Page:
Gay conservative Lucian Wintrich, the creator of the “Twinks4Trump” photo exhibit, hosted a “corona potluck” in his New York City apartment March 14, encouraging his friends to socialize in close quarters despite the COVID-19 outbreak.
“They can’t diagnose us all!” said his invitation, shared by the New York Post. “Don’t wash your hands, bring your fav dish!” It featured an image of a boy broken out in chicken pox and a coronavirus spore with a fork in it.
Wintrich, 31, who was once White House correspondent for the far-right Gateway Pundit site, said the party attendees did not seek to expose one another to the virus, but all the guests were young adults who were likely to recover quickly if they contracted it and then develop immunity.
“I wouldn’t hang around folks over the age of 50 and risk infecting the more vulnerable,” Wintrich told the Post.
Actually, while older people are at greater risk for serious complications and death from the virus, young people have developed severe symptoms, and some have died.
Wintrich added that the party was “relatively inspired by the chicken pox parties that were all the rage in the ’90s,” with parents seeking to expose children to the disease to make them immune.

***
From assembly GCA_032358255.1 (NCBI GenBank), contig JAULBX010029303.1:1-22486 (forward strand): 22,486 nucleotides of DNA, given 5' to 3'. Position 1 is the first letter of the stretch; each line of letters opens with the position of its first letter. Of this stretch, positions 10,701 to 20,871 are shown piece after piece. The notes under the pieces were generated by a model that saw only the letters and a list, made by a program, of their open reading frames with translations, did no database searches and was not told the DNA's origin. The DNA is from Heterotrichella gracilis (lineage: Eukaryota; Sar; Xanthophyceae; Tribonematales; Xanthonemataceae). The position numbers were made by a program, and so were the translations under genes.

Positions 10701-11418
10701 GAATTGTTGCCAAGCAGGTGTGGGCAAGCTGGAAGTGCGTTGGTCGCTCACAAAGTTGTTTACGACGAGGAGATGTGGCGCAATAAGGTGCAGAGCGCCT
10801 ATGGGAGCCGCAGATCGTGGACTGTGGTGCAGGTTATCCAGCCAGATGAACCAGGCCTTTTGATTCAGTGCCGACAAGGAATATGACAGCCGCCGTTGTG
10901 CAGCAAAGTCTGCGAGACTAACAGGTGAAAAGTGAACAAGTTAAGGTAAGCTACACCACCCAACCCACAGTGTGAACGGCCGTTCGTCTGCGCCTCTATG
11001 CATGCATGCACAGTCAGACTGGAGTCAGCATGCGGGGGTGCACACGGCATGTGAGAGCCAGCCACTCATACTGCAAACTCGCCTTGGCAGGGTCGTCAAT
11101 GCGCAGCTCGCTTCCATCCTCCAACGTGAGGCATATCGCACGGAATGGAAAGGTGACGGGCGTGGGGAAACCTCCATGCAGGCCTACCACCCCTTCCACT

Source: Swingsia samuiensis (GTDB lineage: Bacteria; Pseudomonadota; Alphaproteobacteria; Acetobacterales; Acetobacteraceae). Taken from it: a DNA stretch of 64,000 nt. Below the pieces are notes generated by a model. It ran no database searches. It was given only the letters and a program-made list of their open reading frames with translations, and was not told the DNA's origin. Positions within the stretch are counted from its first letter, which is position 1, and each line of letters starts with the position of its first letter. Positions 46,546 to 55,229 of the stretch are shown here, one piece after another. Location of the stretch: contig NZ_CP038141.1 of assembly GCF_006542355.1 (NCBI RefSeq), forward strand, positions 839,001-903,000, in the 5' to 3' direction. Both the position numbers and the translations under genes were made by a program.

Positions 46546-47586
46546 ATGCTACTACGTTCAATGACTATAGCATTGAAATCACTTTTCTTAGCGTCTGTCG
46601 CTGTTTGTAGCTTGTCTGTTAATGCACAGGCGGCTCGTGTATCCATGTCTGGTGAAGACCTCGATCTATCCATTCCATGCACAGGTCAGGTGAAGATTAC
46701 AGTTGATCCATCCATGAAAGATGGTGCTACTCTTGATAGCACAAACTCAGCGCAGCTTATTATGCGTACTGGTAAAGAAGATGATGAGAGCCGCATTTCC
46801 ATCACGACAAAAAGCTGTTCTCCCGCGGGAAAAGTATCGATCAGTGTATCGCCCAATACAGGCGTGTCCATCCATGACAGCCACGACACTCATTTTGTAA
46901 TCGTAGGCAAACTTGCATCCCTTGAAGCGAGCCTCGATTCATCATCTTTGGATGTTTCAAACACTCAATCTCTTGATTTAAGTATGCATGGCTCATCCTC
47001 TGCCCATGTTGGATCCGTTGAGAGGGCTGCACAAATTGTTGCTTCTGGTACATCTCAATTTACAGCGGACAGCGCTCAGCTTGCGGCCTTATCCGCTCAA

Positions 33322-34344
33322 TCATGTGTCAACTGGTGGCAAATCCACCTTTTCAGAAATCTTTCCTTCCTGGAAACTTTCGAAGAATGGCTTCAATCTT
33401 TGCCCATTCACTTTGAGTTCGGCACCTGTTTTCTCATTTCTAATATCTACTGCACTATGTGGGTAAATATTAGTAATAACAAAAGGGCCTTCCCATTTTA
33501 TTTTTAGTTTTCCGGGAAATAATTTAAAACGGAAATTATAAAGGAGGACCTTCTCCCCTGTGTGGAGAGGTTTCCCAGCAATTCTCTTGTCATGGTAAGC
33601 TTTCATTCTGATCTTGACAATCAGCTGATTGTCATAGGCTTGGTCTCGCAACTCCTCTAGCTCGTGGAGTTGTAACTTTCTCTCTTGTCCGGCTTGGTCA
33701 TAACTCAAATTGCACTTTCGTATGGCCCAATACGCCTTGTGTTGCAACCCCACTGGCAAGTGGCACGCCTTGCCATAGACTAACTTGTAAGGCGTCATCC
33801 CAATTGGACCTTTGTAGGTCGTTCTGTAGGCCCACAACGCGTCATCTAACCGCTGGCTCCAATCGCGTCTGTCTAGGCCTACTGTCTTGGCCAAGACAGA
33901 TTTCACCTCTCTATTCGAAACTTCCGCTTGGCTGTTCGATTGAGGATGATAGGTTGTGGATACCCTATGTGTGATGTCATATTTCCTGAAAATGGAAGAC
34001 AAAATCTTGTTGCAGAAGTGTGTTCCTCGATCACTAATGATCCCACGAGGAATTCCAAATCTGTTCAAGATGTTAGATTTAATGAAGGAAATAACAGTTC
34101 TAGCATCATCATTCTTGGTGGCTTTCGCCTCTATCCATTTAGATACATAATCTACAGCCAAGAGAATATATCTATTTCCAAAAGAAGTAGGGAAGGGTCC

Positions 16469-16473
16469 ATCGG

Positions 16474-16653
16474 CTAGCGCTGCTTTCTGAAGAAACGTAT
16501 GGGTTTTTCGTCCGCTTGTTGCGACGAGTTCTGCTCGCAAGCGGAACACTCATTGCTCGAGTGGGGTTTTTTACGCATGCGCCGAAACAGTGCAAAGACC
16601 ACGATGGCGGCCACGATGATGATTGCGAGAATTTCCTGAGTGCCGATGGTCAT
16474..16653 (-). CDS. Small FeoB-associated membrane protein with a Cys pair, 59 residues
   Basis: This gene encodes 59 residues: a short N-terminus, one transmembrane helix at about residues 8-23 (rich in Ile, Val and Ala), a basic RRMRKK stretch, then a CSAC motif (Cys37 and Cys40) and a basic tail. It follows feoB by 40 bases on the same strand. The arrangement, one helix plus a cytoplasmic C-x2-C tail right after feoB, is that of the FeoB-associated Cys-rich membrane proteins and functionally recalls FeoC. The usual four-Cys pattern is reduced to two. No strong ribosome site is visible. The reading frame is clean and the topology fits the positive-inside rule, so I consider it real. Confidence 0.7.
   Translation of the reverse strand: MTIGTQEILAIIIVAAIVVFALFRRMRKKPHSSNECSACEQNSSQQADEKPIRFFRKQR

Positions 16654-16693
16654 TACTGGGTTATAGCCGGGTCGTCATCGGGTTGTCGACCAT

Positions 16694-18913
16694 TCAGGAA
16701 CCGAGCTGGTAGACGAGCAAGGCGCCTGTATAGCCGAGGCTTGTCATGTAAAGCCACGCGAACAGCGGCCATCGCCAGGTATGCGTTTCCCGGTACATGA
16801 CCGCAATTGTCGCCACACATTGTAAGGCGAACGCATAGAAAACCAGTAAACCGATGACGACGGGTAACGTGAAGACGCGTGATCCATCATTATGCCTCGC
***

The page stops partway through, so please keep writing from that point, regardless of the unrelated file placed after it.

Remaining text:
About 20 people attended Wintrich’s party, which took place after Broadway shows and other large events in New York City had ceased, and the day before the city closed schools, bars, and restaurants and issued social distancing guidelines; many people had already been practicing social distancing. New York is now the epicenter of the epidemic and has ordered residents to leave their homes only for essential purposes.
One of party guests interviewed by the Post expressed reservations about the gathering but went anyway, while another likened the situation to British establishments staying open while Germany dropped bombs during World War II.
“When Britain was being bombed by Nazi Germany during the blitz, they kept the fucking stores open,” said the latter guest, who asked to remain anonymous. “People went about their lives. We get a flu … and we shut everything down. … We have completely handed over our civil liberties … and anyone who wants to go out and live a normal life is semi-ostracized.”
While opposing social distancing seems radical during a pandemic, there are some medical professionals who share the view. Dr. Knut M. Wittkowski, former chief biostatistician and epidemiologist at Rockefeller University Hospital, told the Post that if the most vulnerable people are isolated and others go about their normal lives, the majority of the population will have mild viral symptoms at most and then become immune. Some other physicians and scientists agree, but others point out that if a large segment of the populace contracts the virus, hospitals will be overwhelmed.